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Socially Conscious Investing: The Wild West Of Data

Doug Fritz and Jonathan Firestein, 17 February 2020

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This article probes into the busy world of environmental, social and governance-driven investing in terms of how technology makes it easier to execute. Without data and reliable sources of information, ESG cannot easily get off the ground.

This is another item from US-based F2 Strategy. Previously published on Family Wealth Report, sister news service to this one, we republish it here because the relevance is global, and not just confined to the US. This particular article was written by Doug Fritz, chief executive of F2 Strategy, and guest contributor Jonathan Firestein, who is former managing director, private capital and impact investing at Ascent Private Capital Management of US Bank.

The topic here is about the field known as environmental, social and governance-themed investment. The topic is ubiquitous – it’s hard to avoid it these days. This publication has written extensively about how ESG approaches are part of the wealth management conversation. In fact, a big challenge is ensuring that talk about sustainable investing and paying attention to governance is more than just marketing spin. ("greenwashing”, etc.) To ensure that ESG approaches actually deliver requires top-class reporting, and that means data. F2 Strategy is well placed to put these issues under the microscope.

The editors know that previous articles have stimulated plenty of debate and commentary, and we hope that happens again. The usual editorial disclaimers apply about the views of guest contributors. To respond, email tom.burroughes@wealthbriefing.com and jackie.bennion@clearviewpublishing.com

How technology can improve these investment returns
Healthcare, affordable housing, climate change and education. These are just a few of the topics that are on the minds of many investors, and wealth managers are increasingly being asked by their clients for investment strategies that align with their social and environmental values. 

Interest in socially conscious investment strategies has grown substantially over the last decade. More than 82 per cent of the 3,400 wealthy investors polled in the 2019 UBS Global Wealth Management Investor Watch survey (1) expressed interest in sustainable investing. These wealth owners seek to generate positive social and environmental impact, earn competitive financial returns and complement their living legacy.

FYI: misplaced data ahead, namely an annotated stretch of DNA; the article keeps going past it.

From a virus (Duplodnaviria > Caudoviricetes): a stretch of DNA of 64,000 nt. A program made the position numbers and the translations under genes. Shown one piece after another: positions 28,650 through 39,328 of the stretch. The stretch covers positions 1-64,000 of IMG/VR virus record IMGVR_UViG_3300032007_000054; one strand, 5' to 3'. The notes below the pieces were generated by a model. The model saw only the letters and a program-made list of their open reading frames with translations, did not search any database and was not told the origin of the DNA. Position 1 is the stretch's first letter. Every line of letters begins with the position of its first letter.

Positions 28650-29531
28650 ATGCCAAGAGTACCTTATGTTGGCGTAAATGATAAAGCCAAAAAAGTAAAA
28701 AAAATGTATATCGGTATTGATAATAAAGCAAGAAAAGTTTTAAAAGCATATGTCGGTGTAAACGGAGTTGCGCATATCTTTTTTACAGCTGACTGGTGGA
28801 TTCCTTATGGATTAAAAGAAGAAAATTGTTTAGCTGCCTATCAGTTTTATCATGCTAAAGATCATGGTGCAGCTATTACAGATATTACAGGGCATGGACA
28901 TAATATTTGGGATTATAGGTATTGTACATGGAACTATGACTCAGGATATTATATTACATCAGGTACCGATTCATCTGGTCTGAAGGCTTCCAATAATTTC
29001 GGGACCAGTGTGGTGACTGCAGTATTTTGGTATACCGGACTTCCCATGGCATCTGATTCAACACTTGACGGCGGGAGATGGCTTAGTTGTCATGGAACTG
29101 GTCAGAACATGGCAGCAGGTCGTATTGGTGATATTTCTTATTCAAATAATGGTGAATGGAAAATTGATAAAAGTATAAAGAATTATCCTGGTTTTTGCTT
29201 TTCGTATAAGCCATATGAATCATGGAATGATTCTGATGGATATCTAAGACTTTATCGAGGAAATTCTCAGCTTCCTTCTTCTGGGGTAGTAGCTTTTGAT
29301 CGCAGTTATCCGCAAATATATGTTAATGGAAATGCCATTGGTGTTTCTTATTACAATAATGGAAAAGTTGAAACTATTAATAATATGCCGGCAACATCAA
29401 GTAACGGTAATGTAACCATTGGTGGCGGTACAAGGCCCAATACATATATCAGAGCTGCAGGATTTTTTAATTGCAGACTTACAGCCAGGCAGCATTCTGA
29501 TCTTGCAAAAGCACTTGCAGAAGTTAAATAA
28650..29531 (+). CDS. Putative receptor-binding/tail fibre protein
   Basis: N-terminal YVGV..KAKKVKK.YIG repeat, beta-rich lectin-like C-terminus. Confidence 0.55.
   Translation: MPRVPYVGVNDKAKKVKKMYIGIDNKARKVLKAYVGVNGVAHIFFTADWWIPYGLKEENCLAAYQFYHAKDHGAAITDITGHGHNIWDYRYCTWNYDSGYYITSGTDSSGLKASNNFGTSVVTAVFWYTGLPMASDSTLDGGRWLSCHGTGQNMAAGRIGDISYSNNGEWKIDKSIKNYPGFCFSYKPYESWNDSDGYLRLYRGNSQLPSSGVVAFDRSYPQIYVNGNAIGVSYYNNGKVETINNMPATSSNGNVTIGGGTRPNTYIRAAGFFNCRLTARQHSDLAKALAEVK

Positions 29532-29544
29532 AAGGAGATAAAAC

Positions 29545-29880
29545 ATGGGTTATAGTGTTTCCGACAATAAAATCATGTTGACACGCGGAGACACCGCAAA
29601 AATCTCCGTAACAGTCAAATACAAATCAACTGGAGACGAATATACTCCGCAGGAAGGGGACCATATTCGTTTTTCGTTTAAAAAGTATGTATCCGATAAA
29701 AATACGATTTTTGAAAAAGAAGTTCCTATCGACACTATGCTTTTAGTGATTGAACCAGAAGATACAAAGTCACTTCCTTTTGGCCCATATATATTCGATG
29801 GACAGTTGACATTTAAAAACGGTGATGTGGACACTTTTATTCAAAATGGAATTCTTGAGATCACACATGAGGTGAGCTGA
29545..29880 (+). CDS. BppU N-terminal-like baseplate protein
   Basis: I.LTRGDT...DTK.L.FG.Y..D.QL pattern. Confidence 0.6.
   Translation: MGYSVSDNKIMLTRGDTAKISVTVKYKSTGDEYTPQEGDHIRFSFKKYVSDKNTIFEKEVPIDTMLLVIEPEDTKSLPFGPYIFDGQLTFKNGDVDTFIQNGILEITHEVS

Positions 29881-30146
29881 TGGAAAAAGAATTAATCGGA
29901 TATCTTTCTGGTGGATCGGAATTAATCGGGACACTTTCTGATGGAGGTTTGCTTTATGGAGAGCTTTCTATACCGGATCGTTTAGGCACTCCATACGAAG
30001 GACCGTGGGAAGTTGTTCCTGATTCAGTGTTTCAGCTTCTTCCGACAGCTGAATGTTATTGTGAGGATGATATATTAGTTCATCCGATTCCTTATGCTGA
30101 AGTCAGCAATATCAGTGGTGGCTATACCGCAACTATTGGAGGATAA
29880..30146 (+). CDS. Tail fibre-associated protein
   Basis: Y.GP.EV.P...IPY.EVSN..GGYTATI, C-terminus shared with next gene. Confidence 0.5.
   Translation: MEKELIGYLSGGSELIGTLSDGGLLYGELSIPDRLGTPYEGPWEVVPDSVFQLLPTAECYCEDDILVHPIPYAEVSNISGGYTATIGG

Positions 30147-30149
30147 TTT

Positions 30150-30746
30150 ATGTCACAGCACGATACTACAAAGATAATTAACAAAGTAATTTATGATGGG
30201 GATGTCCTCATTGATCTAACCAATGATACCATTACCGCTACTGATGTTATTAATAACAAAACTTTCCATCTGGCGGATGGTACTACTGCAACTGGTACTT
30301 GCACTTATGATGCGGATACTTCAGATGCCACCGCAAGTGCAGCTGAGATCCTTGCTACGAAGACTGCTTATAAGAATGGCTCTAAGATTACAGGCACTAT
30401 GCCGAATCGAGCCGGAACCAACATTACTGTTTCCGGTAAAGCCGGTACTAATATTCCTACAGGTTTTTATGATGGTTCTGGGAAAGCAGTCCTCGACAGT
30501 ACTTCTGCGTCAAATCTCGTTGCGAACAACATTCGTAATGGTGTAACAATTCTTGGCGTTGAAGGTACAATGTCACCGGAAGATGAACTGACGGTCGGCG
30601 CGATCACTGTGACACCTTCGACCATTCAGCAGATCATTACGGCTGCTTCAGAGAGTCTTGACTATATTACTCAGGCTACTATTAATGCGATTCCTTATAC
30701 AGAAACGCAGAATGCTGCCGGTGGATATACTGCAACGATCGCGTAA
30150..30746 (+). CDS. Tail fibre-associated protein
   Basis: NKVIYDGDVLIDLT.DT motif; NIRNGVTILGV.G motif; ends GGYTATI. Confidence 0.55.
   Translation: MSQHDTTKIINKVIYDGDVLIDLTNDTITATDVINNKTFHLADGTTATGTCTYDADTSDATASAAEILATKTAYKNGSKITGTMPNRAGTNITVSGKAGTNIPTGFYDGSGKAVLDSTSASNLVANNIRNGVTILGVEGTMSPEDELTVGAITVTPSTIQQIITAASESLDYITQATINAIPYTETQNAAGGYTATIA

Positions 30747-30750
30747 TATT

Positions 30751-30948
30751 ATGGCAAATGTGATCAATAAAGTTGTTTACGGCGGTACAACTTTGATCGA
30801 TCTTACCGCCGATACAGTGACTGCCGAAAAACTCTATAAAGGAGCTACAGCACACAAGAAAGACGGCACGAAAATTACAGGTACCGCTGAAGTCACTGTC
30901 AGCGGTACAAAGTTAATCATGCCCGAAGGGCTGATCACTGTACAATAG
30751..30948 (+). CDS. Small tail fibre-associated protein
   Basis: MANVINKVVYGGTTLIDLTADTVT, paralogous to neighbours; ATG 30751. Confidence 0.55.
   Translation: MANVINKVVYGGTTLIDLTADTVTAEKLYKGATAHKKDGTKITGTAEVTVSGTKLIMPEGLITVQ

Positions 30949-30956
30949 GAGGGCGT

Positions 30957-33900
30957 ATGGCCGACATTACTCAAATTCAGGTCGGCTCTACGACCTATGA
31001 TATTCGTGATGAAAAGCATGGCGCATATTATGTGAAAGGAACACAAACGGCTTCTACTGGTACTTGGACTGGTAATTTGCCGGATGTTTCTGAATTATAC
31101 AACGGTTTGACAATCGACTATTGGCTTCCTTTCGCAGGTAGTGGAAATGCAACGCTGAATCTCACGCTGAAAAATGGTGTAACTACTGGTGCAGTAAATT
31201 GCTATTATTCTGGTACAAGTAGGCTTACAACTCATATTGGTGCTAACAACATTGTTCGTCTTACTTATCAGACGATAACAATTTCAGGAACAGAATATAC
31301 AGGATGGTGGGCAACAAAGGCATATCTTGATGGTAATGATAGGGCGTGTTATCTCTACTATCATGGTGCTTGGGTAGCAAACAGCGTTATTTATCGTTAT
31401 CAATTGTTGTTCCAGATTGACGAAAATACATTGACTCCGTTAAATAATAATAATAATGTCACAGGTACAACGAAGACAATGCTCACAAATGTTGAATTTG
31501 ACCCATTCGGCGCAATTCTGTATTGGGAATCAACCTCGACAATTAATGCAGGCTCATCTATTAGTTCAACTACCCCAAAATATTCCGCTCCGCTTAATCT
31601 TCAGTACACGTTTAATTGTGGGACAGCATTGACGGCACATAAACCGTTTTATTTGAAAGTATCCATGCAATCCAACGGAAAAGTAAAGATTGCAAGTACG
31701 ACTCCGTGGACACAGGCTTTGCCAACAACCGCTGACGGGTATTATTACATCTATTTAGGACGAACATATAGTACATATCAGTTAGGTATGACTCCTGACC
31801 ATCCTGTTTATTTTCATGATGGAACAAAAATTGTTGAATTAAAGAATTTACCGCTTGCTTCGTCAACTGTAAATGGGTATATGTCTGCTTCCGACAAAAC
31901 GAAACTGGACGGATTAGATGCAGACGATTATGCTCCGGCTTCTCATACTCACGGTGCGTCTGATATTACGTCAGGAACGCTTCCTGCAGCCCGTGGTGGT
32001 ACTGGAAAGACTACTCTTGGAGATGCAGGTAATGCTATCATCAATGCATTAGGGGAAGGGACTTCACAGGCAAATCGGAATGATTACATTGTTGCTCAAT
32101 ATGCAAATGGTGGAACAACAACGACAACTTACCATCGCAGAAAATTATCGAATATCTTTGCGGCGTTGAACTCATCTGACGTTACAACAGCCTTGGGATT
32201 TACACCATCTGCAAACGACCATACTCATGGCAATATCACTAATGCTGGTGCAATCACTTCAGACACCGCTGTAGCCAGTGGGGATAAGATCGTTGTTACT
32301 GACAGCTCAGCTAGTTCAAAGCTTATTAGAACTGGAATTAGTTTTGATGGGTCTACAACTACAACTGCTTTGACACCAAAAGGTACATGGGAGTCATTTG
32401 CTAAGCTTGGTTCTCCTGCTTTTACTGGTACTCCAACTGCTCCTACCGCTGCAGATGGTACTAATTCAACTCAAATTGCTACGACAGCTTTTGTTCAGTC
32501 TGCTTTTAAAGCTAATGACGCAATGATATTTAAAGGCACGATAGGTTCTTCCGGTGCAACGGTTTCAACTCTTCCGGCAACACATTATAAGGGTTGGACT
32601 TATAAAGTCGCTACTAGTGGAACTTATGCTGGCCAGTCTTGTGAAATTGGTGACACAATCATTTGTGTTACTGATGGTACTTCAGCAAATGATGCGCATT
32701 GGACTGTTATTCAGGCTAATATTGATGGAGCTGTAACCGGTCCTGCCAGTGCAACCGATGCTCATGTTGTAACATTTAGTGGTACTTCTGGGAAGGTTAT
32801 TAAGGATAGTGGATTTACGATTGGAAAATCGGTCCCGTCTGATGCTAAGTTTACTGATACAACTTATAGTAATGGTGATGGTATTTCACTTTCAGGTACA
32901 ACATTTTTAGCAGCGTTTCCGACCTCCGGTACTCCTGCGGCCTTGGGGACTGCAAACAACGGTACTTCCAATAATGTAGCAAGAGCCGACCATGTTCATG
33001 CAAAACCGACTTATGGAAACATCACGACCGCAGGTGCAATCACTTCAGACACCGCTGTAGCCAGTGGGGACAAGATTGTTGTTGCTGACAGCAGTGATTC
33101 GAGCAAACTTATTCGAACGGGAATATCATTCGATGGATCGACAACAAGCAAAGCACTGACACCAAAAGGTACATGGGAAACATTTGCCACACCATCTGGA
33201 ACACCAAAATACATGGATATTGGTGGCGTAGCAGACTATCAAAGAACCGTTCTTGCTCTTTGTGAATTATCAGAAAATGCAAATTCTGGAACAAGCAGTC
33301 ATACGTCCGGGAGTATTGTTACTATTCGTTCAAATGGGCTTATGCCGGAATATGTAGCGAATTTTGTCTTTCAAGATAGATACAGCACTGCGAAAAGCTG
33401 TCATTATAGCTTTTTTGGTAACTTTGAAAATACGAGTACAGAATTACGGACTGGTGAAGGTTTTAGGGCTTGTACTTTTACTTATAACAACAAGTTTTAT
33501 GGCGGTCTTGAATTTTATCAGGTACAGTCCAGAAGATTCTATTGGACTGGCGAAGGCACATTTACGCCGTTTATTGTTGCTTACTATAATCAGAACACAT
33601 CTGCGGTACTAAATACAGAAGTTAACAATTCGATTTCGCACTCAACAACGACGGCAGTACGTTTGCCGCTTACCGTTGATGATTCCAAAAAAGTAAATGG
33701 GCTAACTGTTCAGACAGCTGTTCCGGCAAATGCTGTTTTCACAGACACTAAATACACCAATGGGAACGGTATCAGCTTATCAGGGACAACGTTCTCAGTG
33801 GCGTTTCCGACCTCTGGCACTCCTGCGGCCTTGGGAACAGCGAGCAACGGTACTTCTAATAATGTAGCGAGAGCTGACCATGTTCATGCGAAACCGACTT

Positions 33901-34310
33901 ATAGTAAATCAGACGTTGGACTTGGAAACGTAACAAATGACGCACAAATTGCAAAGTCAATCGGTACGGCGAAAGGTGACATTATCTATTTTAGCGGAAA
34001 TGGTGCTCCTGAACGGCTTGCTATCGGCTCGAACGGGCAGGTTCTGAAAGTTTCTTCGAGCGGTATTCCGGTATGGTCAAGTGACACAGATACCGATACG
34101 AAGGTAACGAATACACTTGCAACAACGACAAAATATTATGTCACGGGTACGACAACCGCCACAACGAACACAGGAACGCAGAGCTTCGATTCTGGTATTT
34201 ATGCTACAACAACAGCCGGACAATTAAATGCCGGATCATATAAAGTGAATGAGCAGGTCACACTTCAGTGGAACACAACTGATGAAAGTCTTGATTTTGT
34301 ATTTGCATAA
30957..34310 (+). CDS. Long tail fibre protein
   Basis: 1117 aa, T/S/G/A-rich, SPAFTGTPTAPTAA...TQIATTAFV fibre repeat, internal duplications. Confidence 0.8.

•    Sustainable investing

•    ESG (environmental, social and governance)

•    SRI (socially responsible investing)

•    Impact investing

•    Green investing

•    Ethical investing

•    Socially conscious investing

•    Responsible investing

These titles and terms address approaches and philosophies that consider both financial return and the social/environmental effects of the investment. Such impact awareness contrasts with a pure financial return investment strategy, which only considers potential return and its relationship to expected risk.

The Global Impact Investment Network states that “impact investments are investments made with the intention to generate positive, measurable social and environmental impact alongside a financial return.”

Measuring impact is the truest form in which an impact aware investor can draw relative and absolute conclusions from their intentionality and objectives. Yet measurement of socially conscious investments is still wildly uncoordinated, with numerous data standards and efforts.

Experiencing the impact return
Socially conscious investors can experience the impact return of their investments by reading about it, hearing about it, seeing it in person and doing it directly. Impact investments can be broadly categorised into three types, each with a unique set of investment strategies, terminology and expectations:

Stocks and bonds: public companies, municipalities and mortgage agencies produce a vast universe of quantitative measures that can be used for relative comparison. Quantitative “ESG” data is used to construct portfolios that appeal to an investor’s values, seeking to align capital with the best performers in corporate social responsibility and avoid companies that lag. The specific application of “SRI” (socially responsible investing) is to avoid specific companies and industries that conflict with an investor’s values or long-term beliefs.  

Utilising ESG data, an investor can decide to hold specific securities based on the issuers absolute and relative quantitative metrics in elements like:

Environmental

(Greenhouse gasses/revenue)

Renewable energy usage

Carbon reserves

Social:

Employee turnover

Women employees ratio

Lost time incident rate

Governance:

Board of directors structure

Number of independent directors

Diversity in executive and board leadership

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